The country's once-robust trade in serious literature has withered under an increasingly materialistic, results-oriented society.
Not everyone in China is proud of the way their government handled a recent fight with the tech giant.
What effect will the Southern Weekend incident have on the future of Chinese media?
Chinese web users seem to lean toward Obama, but mostly seem love the populism of American politics, a sharp contrast to their own system as well as a reminder of how much the two societies have in common.
The same patriotic feelings that send Chinese to rally for national sovereignty over disputed islands might also explain their surprising and apparently conflicting answers to an online discussion.
A less insular and more worldly China may be turning away from the sport of Mao Zedong's ping pong diplomacy, once a source of tremendous national pride and obsession.
China wants inventors and entrepreneurs, but its schools, built around the notorious gaokao exam, are still designed to produce cookie-cutter engineers and accountants
Ever-controversial Global Times published a surprisingly frank editorial that hit on a long-running Chinese debate over reform, governance, and democracy.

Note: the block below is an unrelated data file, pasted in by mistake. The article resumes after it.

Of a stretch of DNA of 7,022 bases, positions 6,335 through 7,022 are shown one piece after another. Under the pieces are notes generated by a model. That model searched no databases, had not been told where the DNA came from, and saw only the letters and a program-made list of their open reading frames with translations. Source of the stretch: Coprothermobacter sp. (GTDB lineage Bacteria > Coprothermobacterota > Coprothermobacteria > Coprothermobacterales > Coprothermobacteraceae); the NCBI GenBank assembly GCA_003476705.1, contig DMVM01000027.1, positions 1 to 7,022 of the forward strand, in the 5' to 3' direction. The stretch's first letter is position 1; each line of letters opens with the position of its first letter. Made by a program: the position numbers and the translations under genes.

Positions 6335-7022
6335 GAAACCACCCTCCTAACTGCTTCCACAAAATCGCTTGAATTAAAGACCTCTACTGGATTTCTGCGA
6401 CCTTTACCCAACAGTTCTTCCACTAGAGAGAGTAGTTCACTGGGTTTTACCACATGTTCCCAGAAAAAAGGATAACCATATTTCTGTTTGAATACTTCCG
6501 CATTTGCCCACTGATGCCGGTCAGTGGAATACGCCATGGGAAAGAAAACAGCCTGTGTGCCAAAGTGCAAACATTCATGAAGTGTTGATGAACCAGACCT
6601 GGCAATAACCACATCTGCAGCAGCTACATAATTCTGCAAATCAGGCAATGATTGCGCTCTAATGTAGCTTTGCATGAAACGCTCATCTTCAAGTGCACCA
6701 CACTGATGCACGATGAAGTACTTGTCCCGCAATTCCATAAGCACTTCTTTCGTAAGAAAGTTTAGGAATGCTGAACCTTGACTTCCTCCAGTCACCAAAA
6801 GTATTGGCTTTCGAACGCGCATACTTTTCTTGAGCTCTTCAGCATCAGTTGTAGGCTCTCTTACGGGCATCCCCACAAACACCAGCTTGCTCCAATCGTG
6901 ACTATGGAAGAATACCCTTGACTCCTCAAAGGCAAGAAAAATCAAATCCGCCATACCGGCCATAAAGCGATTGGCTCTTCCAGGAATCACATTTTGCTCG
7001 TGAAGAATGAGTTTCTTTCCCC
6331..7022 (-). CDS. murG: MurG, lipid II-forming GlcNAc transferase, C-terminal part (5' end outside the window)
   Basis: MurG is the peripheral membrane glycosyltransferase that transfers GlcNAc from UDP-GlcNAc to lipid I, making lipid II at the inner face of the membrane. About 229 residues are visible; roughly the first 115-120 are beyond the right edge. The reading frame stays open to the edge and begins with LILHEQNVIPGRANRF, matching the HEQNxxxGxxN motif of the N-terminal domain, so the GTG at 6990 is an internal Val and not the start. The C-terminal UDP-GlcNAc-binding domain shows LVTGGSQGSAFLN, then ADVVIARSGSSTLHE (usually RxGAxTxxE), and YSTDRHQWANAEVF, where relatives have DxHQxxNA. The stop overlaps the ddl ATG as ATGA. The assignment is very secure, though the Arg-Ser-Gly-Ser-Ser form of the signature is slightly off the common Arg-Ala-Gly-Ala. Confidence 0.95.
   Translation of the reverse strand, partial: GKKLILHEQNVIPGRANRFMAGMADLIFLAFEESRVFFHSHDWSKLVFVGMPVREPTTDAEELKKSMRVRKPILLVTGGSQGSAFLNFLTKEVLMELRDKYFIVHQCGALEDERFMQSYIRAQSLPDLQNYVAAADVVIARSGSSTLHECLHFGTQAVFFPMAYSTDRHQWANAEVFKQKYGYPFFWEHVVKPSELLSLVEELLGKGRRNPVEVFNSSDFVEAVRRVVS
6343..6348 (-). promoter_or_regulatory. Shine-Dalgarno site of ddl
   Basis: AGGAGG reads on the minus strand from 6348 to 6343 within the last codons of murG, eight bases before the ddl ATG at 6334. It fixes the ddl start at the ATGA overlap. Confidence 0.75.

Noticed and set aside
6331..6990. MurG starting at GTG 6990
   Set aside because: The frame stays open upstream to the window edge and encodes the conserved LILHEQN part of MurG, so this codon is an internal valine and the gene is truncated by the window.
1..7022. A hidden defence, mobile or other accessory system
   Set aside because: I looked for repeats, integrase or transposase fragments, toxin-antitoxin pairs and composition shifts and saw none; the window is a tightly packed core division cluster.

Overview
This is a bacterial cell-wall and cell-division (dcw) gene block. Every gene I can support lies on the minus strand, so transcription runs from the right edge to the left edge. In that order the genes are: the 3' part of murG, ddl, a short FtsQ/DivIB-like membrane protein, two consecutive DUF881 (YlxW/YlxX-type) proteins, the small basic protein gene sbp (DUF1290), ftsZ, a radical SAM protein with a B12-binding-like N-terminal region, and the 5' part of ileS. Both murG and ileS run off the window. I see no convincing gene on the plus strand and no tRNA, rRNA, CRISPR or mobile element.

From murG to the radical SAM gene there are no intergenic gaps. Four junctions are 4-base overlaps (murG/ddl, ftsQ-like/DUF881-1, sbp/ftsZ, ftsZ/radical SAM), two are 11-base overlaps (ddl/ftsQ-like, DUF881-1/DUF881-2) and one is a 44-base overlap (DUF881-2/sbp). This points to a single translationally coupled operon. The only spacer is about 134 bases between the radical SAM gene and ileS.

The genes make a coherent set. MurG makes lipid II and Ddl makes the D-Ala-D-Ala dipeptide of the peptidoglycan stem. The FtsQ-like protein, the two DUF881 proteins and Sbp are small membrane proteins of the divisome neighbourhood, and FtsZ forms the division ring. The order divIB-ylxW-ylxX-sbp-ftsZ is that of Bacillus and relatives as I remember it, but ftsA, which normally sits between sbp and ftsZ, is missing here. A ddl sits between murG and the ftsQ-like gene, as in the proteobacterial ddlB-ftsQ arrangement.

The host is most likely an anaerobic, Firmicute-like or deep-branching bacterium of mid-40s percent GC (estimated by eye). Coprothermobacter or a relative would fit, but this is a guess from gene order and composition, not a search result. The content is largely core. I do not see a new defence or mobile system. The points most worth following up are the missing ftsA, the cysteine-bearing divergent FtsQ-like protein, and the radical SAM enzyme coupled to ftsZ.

Mayor Wang Zhongbing got a little carried away when his town was awarded a contract to produce steel and iron.
Half a century after the famine that killed perhaps 30 million people, censors have quietly loosened their ban and citizens are moving past the taboo. Why now?
A new U.S. policy that restricts Confucius Institutes starts a debate about China's influence abroad.
When officials spent billions of yuan to blanket Qingdao with pricey foliage, citizens fought back online.
Web users fume over Chinese fishermen held hostage by North Koreans, another turn in a complex relationship going back to the Korean War.
The Chinese national identity has long been tied up with its language, for natives and foreigners alike.
Chen Guangcheng's decision to take shelter in the U.S. embassy extends a modern tradition in China of seeing America as an idealized alternative to their own system.
China's ultra-popular, Twitter-like service moves too fast for censors or propagandists to keep up, but it's changing more than just the spread of information.
As Chinese students flood private American high schools, aided by high-priced "consultants," they are changing concepts of success and security back home, and leading ambitious schools to seek out more of the eager (and often full-paying) mainlanders.
Long before the NBA arrived, missionaries, revolutionaries, and communists helped make the game ubiquitous here.
Alienated and struggling to get by in China's big cities, migrant workers brave chaotic lines and difficult journeys for a chance to reconnect with what they left back home.
Christianity's most important holiday is a big event here, but state regulation of religion and a suspicion of all things Western can sometimes get in the way. And, yes, it's too commercialized.